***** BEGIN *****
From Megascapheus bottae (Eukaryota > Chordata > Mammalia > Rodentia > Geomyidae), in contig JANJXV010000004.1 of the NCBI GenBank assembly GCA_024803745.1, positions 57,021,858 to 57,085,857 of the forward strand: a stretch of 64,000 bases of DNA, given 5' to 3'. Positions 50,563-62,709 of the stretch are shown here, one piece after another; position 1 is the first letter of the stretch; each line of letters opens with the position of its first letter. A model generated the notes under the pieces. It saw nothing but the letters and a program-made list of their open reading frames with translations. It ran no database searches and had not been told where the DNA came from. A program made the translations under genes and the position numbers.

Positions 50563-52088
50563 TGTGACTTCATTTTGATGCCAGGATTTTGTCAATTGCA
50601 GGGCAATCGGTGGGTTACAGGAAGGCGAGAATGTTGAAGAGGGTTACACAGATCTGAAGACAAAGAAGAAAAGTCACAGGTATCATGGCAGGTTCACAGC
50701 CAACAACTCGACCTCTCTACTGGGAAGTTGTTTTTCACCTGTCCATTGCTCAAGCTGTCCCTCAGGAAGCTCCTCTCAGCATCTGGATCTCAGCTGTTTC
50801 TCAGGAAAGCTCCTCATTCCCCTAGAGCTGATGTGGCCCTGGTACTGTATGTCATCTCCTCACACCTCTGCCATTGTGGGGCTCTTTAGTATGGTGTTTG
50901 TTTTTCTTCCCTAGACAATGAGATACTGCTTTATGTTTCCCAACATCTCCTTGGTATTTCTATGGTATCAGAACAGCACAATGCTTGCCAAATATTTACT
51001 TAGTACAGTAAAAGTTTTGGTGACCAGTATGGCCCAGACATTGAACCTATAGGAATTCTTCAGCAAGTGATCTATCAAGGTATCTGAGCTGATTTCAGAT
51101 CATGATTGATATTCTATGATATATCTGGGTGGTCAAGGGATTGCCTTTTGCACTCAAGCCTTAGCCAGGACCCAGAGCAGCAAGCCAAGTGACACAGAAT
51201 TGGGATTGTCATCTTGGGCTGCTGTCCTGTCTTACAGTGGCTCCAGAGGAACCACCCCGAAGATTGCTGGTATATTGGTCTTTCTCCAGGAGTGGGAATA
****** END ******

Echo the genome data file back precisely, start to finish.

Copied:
From Megascapheus bottae (Eukaryota > Chordata > Mammalia > Rodentia > Geomyidae), in contig JANJXV010000004.1 of the NCBI GenBank assembly GCA_024803745.1, positions 57,021,858 to 57,085,857 of the forward strand: a stretch of 64,000 bases of DNA, given 5' to 3'. Positions 50,563-62,709 of the stretch are shown here, one piece after another; position 1 is the first letter of the stretch; each line of letters opens with the position of its first letter. A model generated the notes under the pieces. It saw nothing but the letters and a program-made list of their open reading frames with translations. It ran no database searches and had not been told where the DNA came from. A program made the translations under genes and the position numbers.

Positions 50563-52088
50563 TGTGACTTCATTTTGATGCCAGGATTTTGTCAATTGCA
50601 GGGCAATCGGTGGGTTACAGGAAGGCGAGAATGTTGAAGAGGGTTACACAGATCTGAAGACAAAGAAGAAAAGTCACAGGTATCATGGCAGGTTCACAGC
50701 CAACAACTCGACCTCTCTACTGGGAAGTTGTTTTTCACCTGTCCATTGCTCAAGCTGTCCCTCAGGAAGCTCCTCTCAGCATCTGGATCTCAGCTGTTTC
50801 TCAGGAAAGCTCCTCATTCCCCTAGAGCTGATGTGGCCCTGGTACTGTATGTCATCTCCTCACACCTCTGCCATTGTGGGGCTCTTTAGTATGGTGTTTG
50901 TTTTTCTTCCCTAGACAATGAGATACTGCTTTATGTTTCCCAACATCTCCTTGGTATTTCTATGGTATCAGAACAGCACAATGCTTGCCAAATATTTACT
51001 TAGTACAGTAAAAGTTTTGGTGACCAGTATGGCCCAGACATTGAACCTATAGGAATTCTTCAGCAAGTGATCTATCAAGGTATCTGAGCTGATTTCAGAT
51101 CATGATTGATATTCTATGATATATCTGGGTGGTCAAGGGATTGCCTTTTGCACTCAAGCCTTAGCCAGGACCCAGAGCAGCAAGCCAAGTGACACAGAAT
51201 TGGGATTGTCATCTTGGGCTGCTGTCCTGTCTTACAGTGGCTCCAGAGGAACCACCCCGAAGATTGCTGGTATATTGGTCTTTCTCCAGGAGTGGGAATA